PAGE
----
These are challenging times for Pakistan. The South Asian nation of 249 million people battles one of its worst economic crisis. According to JP Morgan Chase Bank’s analysis, the country’s risk of running out of usable reserves to fulfil its foreign obligations has considerably increased in the fiscal year 2023-2024. Pakistan now faces the challenge of averting this risk by devising strategies to ensure sufficient usable reserves, while restructuring external bilateral debt is one option being contemplated, as recently declared by the Finance Minister. Although, later, ruled out by the Governor State Bank, the Finance Minister’s declaration suggests that the option could be in the pipeline. Some experts have also suggested that the country’s economic outlook demands debt restructuring even with the International Monetary Fund’s (IMF) financial assistance.
To better comprehend the terminology, ‘debt restructuring’ is a generic term with three variants. The first is ‘debt reprofiling’, whereby the sovereign seeks to extend the maturity dates and introduce grace periods. Another is the ‘principal haircut’, which entails a reduction in the principal amount of the debt. The final variant is ‘coupon adjustment’, involving a reduction in the interest rate on the debt. A sovereign can seek one or a mix and match of these variants from either domestic or external creditors. If Pakistan opts for debt restructuring, it may seek an extension of the repayment period for its external bilateral debt, excluding the USD 8.8 billion owed to the Paris Club, i.e., an informal group of creditor countries.
The actual process of negotiating debt restructuring, however, may not be as straightforward as being purported. The economic literature highlights three fundamental problems that can complicate restructuring negotiations. The first is the ‘credit coordination’ or the ‘holdout problem’. A conflict of interest exists among the creditors, as they have an inherent tendency to free-ride on the debt relief agreed by others since each individual creditor benefits if the debtor repays them in full and other lenders agree to debt relief. This can cause the negotiation process to remain inefficient until a sufficiently large number of creditors accept the debtor’s request for relief. The said challenge would likely be more relevant if the debt restructuring negotiations only target specific creditors, as in the context of Pakistan, since they may find selective targeting unfair. A counter argument could be that China may still step up and agree to provide debt relief, as Pakistan defaulting on its debt would not augur well for Beijing, given the strategic partnership between the two countries. However, it is important to highlight that China has ruled out debt restructuring in the past. Even if it agrees now, it may desire at least a few, if not the majority, of other creditors to do the same. Second, sometimes creditors and debtors may not want a quick resolution, as extraneous motives can come into play, causing the negotiation process to fail or stretch unnecessarily. Additionally, there exists an asymmetric information problem, particularly with respect to the creditor’s ability to judge the debtor’s capacity to service future debt obligations. This can make the negotiation process inefficient or lead the creditors to offer minimal debt relief. There should be little doubt that the challenge of ‘information asymmetry’ would likely be amplified if the creditor is unable to predict future government actions due to political uncertainty in the debtor nations, as in the context of Pakistan.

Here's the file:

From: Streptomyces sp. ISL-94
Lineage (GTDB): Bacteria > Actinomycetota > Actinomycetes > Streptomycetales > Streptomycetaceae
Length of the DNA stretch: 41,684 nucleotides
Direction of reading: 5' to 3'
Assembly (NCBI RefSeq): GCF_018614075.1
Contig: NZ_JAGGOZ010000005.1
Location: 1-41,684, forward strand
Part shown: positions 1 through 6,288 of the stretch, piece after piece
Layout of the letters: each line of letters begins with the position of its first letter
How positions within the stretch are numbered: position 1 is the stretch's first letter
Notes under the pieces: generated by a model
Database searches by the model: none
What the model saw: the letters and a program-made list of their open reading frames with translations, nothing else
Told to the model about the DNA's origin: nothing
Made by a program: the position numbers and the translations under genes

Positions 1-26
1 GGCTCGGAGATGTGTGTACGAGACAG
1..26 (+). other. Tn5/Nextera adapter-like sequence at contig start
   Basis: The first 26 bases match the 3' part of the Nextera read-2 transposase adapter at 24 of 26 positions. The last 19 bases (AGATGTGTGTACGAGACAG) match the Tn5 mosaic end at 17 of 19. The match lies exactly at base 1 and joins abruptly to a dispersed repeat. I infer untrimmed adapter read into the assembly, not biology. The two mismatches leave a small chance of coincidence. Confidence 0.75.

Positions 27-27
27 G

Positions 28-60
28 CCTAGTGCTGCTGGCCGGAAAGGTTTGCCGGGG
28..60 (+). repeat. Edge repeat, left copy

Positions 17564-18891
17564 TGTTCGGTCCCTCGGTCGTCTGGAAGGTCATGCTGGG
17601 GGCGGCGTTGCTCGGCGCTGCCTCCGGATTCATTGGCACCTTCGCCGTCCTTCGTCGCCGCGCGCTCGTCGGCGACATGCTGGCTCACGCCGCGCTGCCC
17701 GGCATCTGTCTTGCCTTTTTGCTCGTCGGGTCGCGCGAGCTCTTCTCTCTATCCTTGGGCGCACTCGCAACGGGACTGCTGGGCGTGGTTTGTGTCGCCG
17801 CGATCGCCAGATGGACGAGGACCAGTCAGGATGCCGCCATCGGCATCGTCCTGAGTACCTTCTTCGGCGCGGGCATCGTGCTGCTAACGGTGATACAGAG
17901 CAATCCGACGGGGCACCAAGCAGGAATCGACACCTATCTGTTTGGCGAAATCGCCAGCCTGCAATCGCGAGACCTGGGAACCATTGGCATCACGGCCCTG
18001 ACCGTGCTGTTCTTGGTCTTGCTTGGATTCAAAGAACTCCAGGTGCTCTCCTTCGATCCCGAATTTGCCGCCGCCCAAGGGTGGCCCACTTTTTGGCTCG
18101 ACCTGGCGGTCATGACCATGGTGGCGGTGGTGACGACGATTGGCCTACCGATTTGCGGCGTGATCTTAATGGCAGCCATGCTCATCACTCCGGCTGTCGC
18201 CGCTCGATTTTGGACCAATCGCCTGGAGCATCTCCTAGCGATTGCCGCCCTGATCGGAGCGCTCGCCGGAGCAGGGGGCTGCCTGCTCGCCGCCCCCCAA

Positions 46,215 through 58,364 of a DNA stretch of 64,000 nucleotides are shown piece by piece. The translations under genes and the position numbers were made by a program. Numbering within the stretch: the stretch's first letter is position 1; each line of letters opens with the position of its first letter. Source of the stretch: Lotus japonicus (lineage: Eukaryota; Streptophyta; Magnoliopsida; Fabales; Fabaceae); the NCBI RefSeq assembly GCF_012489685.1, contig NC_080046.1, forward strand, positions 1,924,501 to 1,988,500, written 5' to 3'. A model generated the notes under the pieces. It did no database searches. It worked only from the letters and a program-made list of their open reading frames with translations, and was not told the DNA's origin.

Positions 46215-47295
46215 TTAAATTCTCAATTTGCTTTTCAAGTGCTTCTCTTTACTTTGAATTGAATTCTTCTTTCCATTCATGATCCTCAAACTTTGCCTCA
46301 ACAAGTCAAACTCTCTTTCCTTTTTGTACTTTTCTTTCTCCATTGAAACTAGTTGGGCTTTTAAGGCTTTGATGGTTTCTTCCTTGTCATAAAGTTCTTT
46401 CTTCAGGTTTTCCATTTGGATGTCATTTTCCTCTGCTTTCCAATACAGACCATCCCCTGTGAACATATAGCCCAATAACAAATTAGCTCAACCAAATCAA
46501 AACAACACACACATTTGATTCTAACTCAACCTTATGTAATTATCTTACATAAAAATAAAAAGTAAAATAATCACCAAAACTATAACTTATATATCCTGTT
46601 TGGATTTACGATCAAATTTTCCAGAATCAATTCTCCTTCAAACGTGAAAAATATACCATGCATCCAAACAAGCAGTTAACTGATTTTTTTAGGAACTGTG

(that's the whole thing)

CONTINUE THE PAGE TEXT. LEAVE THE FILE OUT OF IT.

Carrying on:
Nevertheless, should such obstacles persist (which is certainly not desirable) and circumstances demand that Pakistan undertake debt restructuring, previous such agreements from across the globe can provide some lessons that can help enhance the likelihood of successful negotiations. First, experienced as well as competent financial and legal advisors must be hired on a priority basis, and the IMF should be brought in during the early stages of negotiations to guide the country through the negotiation process. Additionally, broad consultations should be undertaken with the creditors, and all those being requested for debt relief should be encouraged to coordinate. Pakistan should also explore the possibility of bringing in more creditors within the debt restructuring process. Even otherwise, coordination between bilateral creditors being targeted should be promoted and facilitated. This will enable creditors to chalk out how each one could contribute to providing relief. Finally, it is important to refrain from requesting excessive or very little debt relief, as the former can lead creditors to perceive the process as expropriatory, while the latter can lead to insignificant restructuring.
In all cases, it is crucial to recognise that successful debt restructuring, and sustainable economic development, can only be achieved through the implementation of structural economic and political reforms that address the concerns of creditors and pave the way for long-term stability and growth in Pakistan.
Zahra Niazi is a Research Assistant at the Centre for Aerospace & Security Studies (CASS), Islamabad, Pakistan. She can be reached at firstname.lastname@example.org.
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